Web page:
A Fastener Megastore™ with Lower Prices and Volume Discounts!

Understanding Tapping Screws

Fastener Tech Data  |  Understanding Series Introduction

Sometimes it isn't possible to tap a hole because the material is too thin (like sheet metal), or you don't have rear access to install a nut. But you may need to disassemble the device later, so blind rivets won't work. That's one instance where tapping screws are ideal.

Tapping screws are considered externally threaded fasteners that "tap" their own mating threads in metallic and non-metallic (such as plastic) materials. Some screws require a hole (exact hole size is often important), while others drill their own hole ("self drilling"). Each type is identified by a designation that describes its threads and point (tip). The threads will either be spaced, similar to wood screws, or machine screw type. Point styles include "standard," sharp (a longer "standard" point), blunt (like a machine screw) and drill (approximating a drill bit).

Tapping screws, especially Type A, are referred to as "sheet metal screws" because one of their first applications was in ventilation ducts made of sheet metal. Over time, though, different types evolved. We'll cover the common groups: thread forming, thread cutting, thread rolling and self drilling. The combination of point and thread style determines to which group the screw belongs.

Types of Tapping Screws

In general, if the letter "B" is in a screw's designation, such as Type AB or B, it has spaced threads. If the "B" is absent, as in Type F, the screw has machine screw threads. There are two exceptions: Although considered obsolete but still available today, Type A has spaced threads. And metallic drive screws, denoted Type U, have spaced spiral threads.

Hole size is important for all tapping screws except those capable of self drilling, which includes sharp point types. If the hole is too large, the screw will be loose, the hole could strip during assembly (you can't properly tighten the screw), or the screw could pull out under tension. If the hole is too small, higher driving force will be required possibly causing the screw to break, or the material may crack or split. Consequently, it's important to always drill or punch the correct size hole.

Thread forming screws have coarse threads and are designed to be used in thin gauge malleable material; a hole of the proper size is required. As the fastener is installed, the hole is enlarged by merely pushing the material outward. Consequently, burrs are common. Types A and AB, which have a standard point, and blunt point Type B, are common sheet metal screws; Types A and AB are usually considered interchangeable. Sizes typically range from #2 to 3/8.

If the metal is thicker—and harder—thread cutting screws are used. Cutting flutes at the tip of these screws act like a tap to create mating threads in the material as they are installed. Like taps, the correct size hole is required. And, also like taps, chips are created. If installed in a blind hole (the hole doesn't go through the material), the chips will collect in the bottom of the hole so make sure there is sufficient depth. If the screw is inserted into a through-hole, the chips will be deposited on the exit side. Be careful that metal chips do not create electrical shorts, contaminate lubricants, or somehow inhibit mechanical operation. Type F is a very popular thread cutting screw. Because these screws are essentially machine screws, their threads are more closely spaced than sheet metal screws. After a hole has been tapped by a thread cutting screw, it can be replaced by a machine screw of the same size (diameter and number of threads per inch). Sizes of 4-40 to 3/8-16 are common.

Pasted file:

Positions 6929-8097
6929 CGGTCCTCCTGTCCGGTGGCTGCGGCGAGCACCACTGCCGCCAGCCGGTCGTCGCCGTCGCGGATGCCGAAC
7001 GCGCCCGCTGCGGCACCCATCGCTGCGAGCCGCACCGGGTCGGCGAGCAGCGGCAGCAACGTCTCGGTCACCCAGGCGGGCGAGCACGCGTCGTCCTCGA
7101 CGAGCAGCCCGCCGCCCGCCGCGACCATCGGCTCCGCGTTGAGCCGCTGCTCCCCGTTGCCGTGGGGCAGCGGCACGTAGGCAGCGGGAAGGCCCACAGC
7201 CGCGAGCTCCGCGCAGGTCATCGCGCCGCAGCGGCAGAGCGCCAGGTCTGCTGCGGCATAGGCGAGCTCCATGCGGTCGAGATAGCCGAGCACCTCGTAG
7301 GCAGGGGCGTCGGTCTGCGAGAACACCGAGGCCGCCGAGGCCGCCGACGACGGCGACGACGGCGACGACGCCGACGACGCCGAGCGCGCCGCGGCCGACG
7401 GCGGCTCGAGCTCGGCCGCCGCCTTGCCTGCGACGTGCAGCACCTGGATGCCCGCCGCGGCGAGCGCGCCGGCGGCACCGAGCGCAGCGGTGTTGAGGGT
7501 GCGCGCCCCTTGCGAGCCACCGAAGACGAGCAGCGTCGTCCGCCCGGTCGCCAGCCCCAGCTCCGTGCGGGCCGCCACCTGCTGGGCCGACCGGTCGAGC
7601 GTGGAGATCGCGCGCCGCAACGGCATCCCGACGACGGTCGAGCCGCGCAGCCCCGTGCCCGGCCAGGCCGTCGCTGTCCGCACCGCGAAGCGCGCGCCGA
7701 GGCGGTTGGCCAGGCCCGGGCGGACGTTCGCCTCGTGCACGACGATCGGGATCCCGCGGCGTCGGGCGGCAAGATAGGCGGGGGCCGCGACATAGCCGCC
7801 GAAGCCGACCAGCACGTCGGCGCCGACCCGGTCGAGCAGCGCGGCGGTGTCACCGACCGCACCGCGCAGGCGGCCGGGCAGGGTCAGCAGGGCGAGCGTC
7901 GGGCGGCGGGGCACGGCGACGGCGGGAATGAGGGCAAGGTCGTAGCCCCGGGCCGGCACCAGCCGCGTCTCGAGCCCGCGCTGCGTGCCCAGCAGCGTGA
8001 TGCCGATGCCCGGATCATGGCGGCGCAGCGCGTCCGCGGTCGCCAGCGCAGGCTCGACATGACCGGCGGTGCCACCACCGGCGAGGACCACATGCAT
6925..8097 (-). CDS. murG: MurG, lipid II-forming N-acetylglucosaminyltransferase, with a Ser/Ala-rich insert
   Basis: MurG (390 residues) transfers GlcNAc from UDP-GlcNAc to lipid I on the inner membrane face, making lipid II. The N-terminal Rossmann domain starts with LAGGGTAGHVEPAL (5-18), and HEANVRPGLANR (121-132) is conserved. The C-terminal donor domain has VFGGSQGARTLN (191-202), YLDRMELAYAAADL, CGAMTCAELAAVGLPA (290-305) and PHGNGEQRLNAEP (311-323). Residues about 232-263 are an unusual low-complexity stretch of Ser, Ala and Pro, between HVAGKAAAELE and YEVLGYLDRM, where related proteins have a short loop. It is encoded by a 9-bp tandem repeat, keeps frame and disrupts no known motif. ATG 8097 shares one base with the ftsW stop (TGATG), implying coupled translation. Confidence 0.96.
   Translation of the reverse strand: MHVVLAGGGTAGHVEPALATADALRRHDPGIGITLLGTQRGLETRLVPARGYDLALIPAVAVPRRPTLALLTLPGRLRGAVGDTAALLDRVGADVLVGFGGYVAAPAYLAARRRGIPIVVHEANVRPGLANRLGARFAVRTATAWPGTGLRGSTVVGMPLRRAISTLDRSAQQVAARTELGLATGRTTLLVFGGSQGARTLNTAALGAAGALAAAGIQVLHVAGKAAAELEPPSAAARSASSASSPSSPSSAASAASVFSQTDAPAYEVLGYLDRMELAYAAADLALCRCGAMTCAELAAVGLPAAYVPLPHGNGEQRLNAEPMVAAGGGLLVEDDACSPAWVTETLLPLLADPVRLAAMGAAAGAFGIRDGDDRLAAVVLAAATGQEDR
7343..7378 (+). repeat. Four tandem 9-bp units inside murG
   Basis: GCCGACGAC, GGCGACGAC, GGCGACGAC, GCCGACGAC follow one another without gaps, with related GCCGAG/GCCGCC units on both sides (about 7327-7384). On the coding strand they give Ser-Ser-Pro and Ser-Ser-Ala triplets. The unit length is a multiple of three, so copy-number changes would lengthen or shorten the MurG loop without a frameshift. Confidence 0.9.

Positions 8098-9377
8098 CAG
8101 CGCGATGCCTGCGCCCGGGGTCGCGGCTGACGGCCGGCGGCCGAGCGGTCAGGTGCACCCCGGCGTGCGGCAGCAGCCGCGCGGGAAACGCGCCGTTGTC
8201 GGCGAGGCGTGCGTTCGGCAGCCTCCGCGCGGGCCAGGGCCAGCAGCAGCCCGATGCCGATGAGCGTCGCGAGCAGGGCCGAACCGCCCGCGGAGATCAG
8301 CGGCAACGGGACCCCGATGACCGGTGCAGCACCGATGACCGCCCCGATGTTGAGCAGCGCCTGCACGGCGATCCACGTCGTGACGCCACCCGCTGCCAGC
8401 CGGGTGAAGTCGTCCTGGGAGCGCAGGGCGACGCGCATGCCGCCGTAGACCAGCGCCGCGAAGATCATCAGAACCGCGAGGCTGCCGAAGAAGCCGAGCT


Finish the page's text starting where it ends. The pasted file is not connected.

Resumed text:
Self drilling screws, also called Teks®, have a tip that resembles a drill, and often have spaced threads, like sheet metal screws. In a single time-saving operation, these screws drill, tap and fasten. Do not use self drilling screws in blind holes (holes that do not pass through the material). Also, the drill point must drill completely through the material before the first thread begins to thread into the material. That ensures proper fastening because the material will be fully engaged by threads. Drill chips are created that affect electrical and mechanical equipment. Four different point styles—#2, #3, #4 and #5—are available. Generally speaking, a #2 point is used with light gauge materials, #3 for medium gauge, and #4 and #5 points with heavy gauge materials.

Type U metallic drive screws have spaced spiral threads and a blunt point. These screws are forced under pressure into the material. Drive screws are considered permanent whereas other tapping screws can be easily removed.

If you are working with low-density materials like plastic, particle board, Masonite® and wood, consider using fasteners with High-Low threads. The "high" thread is quite sharp, while the "low" thread is more conventional and about 1/2 the height of the "high" thread. These screws are easier to install (less driving torque is needed), thread stripping is reduced, pull-out strength is increased, and there is less chance of splitting or cracking the material.

One final design that is very common is the drywall screw. Available in sharp point and self drilling styles, the sharp point is used with wood and light gauge steel studs, and the self drilling style is designed for heavy gauge steel studs. The unique bugle head is self countersinking, resists tearing the drywall paper surface and is said not to damage the gypsum core.

You may also find these reference charts useful…

Fastener Mart specializes in tapping screws. Be sure to search our store for all of the current offerings.

Fastener Tech Data  |  Understanding Series Introduction